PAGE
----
In light of the recent landmark Lloyd v Google Supreme Court decision where a class data protection lawsuit was barred from pursuing the case, it is now more difficult for athletes to bring class actions. against the holders of rights concerning the use of personal data.

For 2022, we predict the Red Card project will fail but more data disputes will emerge as the value of sports data continues to rise, especially since the Supreme Court recently granted leave to appeal. in a dispute between Sports Information Services Limited. and The Racing Partnership and Arena regarding the use of race day data.

Esports: it’s just a game

As expected, the esports industry continued its meteoric rise. New titles such as Riot Games’ Valorant have taken the industry by storm, attracting fans and players of other games.

This has led to a proliferation of new professional esports organizations such as the Spanish KOI, founded by Barcelona footballer Gerard Pique, and the emergence of new professional and amateur tournament structures, such as the regional base circuit Valorant and the Valorant Game Changers for women. pro players.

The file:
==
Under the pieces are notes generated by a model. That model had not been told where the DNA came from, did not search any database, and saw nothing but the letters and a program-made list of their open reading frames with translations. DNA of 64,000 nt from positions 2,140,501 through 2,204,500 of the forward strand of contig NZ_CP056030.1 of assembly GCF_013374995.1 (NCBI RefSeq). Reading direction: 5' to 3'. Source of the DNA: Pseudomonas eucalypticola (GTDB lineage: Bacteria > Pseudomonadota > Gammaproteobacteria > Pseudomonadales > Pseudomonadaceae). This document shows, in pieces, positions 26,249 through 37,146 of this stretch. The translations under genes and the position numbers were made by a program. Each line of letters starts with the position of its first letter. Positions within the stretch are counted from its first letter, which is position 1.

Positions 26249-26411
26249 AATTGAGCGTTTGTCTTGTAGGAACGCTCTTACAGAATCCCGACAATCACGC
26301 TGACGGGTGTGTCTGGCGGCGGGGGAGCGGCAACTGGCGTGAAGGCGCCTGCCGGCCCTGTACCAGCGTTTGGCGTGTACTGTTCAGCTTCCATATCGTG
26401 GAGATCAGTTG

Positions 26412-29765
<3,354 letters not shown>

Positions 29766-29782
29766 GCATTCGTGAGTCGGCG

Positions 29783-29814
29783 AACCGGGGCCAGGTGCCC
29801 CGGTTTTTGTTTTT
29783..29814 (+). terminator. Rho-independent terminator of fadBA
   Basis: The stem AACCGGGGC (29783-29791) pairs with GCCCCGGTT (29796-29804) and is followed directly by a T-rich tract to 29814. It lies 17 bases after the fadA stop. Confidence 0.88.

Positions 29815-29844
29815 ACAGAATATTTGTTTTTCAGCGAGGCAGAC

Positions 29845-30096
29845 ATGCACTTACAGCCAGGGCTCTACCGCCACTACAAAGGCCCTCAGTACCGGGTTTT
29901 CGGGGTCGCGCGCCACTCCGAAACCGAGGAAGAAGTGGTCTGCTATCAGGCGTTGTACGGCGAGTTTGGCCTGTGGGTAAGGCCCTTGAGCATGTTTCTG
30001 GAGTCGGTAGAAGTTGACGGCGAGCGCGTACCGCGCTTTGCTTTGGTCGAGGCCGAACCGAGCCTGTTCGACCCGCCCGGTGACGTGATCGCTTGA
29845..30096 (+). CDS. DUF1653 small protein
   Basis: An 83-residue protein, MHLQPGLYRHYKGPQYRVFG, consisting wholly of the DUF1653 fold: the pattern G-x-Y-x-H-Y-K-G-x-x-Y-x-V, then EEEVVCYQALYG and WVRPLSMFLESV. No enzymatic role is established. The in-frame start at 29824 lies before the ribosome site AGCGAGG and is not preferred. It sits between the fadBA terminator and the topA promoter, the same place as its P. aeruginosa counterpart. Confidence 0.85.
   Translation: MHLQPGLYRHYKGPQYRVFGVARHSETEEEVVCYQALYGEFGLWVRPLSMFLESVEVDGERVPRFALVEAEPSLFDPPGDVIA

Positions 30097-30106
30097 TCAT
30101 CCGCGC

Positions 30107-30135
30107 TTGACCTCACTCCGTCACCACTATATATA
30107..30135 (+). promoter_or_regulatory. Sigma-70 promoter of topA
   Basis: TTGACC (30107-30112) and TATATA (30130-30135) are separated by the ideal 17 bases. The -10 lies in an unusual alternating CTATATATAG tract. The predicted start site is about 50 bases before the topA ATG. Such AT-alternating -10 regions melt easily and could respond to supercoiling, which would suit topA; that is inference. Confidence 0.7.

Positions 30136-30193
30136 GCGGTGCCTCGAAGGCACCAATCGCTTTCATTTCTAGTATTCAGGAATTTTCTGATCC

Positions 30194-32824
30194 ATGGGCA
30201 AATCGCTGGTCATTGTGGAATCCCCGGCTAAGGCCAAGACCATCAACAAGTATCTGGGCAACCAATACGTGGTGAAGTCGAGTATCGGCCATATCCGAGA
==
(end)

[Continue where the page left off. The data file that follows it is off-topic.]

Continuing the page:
The esports industry has continued to grow, raising new legal questions about the rights and responsibilities of participants.
The esports industry has continued to grow, raising new legal questions about the rights and responsibilities of participants.

While this is clearly a positive development, it nonetheless raises various legal questions which should continue to be the subject of close scrutiny in 2022. These include: ensuring that players receive a minimum wage (which in many cases they are not), struggling with the distinction between employees (who typically enjoy stronger legal protections, such as protection against unfair dismissal) and independent contractors (who receive less ), and tax complications for players based in one country but spending a lot of time competing around the world.